Essay on Welfare Reform

1703 Words 7 Pages
Welfare is the “organized efforts on the part of the public or private organizations to benefit the poor, or simply public assistance (Mount).” In today’s society, there are many programs available for people in need, but there are an abundance of people who are participating in these programs who view them as necessities instead of privileges and abuse them. Government assistance programs are not a new idea. In the past, government programs have been used to help alleviate the financial and economical strain on citizens; however, if federal and state governments were to enforce new or revised regulations to these programs it could help to combat the growing problems plaguing the programs that are the framework of the welfare system. …show more content…
This program has resulted in longer pregnancies, fewer premature births, lower incidences of low birth weight in infants, fewer infant deaths, a greater likelihood of receiving prenatal care, and savings in healthcare cost (Department for Public Health). In the years 1981-1987, there was an astronomical spike in the number of families participating in the AFDC program (Whitman). The number of recipients jumped from 3.9 million to 11 million (Whitman). In Whitman’s article it states that long-term recipients were responsible for using around sixty percent of the allotted money, and that these families were teaching their children bad work ethic (Whitman). In 1995 the 1993 statistics were published, which showed that the amount of families taking advantage of the AFDC program had escalated to thirty-six million (“Statistical Brief”). Out of the thirty-six million, forty-eight percent were mothers who had never been married, twenty-three percent were widowed or divorced, seventeen percent were married with absent husbands, and thirteen percent were married with husbands present (“Statistical Brief”). In 1996 President Bill Clinton supported the welfare reform law which made states hold the responsibility for the programs rather than the federal government (“How Welfare Began in the United States”). One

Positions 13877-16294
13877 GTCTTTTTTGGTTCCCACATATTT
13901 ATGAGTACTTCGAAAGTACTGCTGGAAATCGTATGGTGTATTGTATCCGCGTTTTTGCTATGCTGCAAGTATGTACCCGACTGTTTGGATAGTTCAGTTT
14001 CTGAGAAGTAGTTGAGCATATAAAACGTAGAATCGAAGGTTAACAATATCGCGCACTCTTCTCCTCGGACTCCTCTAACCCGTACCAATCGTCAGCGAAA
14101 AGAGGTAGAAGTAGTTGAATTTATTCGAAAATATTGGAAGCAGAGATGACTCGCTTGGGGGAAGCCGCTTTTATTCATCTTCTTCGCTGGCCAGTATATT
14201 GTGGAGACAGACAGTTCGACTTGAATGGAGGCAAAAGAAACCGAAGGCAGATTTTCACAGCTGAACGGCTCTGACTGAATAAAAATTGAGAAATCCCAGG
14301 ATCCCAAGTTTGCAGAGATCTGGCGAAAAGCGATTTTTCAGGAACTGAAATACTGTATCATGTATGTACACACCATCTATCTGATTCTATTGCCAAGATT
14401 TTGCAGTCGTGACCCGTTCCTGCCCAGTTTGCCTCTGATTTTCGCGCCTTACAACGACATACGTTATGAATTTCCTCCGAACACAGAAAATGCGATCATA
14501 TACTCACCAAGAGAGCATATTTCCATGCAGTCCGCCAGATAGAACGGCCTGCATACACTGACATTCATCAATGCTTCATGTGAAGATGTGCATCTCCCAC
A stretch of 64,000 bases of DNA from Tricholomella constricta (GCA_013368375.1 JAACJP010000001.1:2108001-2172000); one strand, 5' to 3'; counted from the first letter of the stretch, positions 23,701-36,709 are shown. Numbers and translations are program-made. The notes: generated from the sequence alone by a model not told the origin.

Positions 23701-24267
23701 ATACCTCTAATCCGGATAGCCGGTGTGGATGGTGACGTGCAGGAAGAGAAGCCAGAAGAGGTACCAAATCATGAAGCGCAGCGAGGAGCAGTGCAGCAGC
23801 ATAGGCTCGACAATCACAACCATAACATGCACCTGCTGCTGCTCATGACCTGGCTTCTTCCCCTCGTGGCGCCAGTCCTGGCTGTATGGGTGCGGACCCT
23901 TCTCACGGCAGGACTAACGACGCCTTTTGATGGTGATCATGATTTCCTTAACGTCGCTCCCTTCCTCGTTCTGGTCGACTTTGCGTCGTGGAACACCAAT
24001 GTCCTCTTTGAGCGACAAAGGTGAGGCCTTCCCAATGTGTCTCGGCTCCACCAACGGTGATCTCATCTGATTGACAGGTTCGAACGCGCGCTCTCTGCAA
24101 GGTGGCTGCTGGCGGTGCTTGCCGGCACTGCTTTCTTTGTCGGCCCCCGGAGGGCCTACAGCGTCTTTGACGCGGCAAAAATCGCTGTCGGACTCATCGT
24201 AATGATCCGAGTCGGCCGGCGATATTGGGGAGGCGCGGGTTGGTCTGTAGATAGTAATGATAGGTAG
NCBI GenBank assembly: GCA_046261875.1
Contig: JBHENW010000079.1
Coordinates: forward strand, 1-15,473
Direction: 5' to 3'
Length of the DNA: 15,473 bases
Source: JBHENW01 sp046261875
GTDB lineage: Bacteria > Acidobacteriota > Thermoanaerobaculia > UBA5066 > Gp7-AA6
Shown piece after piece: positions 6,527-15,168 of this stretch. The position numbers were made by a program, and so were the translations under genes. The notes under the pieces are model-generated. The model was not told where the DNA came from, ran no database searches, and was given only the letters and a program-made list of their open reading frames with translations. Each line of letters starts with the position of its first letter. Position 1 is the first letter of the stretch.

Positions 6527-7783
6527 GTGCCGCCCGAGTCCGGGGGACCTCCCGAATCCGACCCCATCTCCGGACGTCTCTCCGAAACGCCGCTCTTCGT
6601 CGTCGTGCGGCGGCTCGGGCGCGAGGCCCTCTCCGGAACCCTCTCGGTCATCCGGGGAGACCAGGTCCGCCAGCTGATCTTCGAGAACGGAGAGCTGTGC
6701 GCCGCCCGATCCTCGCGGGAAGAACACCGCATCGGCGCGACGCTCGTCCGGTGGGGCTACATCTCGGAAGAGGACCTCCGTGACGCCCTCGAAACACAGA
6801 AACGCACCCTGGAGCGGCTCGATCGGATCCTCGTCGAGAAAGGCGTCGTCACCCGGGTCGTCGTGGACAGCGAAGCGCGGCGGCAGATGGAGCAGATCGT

Related Documents